The Canberra Times reported today that the Sex Discrimination Commissioner, Liz Broderick, has become serious. She’s convinced a group of male chief executives to commit to driving change for women in the workplace. Their focus will be to close the wage gap, imbed greater flexibility and increase the representation of women in senior management and board positions.
Their mission seems to be on implementing changes within their own organisations and influencing their male peers to do likewise.
The companies involved are: Woolworths, Telstra, Origin Energy, IBM, Deloitte, Citi Group, Goldman Sachs and Westpac.
Her next challenge will be to maintain momentum and ensure accountability. This will be the opportunity for women in the organisation (who after all, have a vested interest in the outcome) to provide input and require tangible results. My hope is that women take advantage of this opportunity.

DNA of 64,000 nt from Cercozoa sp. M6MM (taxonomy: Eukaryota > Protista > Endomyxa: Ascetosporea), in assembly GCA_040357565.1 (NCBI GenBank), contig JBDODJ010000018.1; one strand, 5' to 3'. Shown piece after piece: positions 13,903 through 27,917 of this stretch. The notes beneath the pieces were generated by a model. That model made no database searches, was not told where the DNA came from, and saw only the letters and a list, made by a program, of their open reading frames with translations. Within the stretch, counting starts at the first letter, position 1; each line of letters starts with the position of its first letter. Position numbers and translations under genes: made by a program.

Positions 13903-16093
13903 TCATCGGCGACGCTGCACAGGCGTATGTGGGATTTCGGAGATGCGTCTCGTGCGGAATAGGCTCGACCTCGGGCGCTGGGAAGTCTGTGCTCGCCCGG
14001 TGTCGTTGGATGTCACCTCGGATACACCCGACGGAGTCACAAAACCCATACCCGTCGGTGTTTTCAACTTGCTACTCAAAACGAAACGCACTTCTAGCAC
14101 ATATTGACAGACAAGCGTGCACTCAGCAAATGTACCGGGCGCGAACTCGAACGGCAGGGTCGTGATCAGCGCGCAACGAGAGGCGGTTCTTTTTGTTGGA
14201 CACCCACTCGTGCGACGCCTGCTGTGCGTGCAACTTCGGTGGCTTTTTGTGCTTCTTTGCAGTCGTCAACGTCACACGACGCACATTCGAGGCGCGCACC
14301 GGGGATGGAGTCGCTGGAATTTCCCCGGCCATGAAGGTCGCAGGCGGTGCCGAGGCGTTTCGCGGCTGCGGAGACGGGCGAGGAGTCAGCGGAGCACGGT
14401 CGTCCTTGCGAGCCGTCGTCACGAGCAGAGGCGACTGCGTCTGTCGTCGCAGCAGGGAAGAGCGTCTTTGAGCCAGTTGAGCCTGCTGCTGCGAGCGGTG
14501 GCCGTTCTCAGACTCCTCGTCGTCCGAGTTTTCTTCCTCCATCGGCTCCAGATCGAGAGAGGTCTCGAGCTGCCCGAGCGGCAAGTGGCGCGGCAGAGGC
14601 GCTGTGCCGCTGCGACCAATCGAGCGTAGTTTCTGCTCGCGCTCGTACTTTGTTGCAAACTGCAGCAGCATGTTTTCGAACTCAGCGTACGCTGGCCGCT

Too often women distance themselves from initiatives that provide them with them with unwanted attention. Women don’t want ‘favours’. They don’t want anything that reeks of paternalism or somehow implies that they’re not good enough to make things happen by themselves.
We need to move beyond this! The barriers for women are real and cumulative. If they weren’t, there’d be more of us in positions of power. As more men pay attention to these impediments and take responsibility for removing them, the more likely it is that things will change.
Too many competent women fail to be promoted into the positions they deserve because they don’t have the networks, the visibility, the opportunities their male colleagues have. If men begin to pay more attention and women become visible, they’re more likely to be offered jobs. It makes no sense to decline them.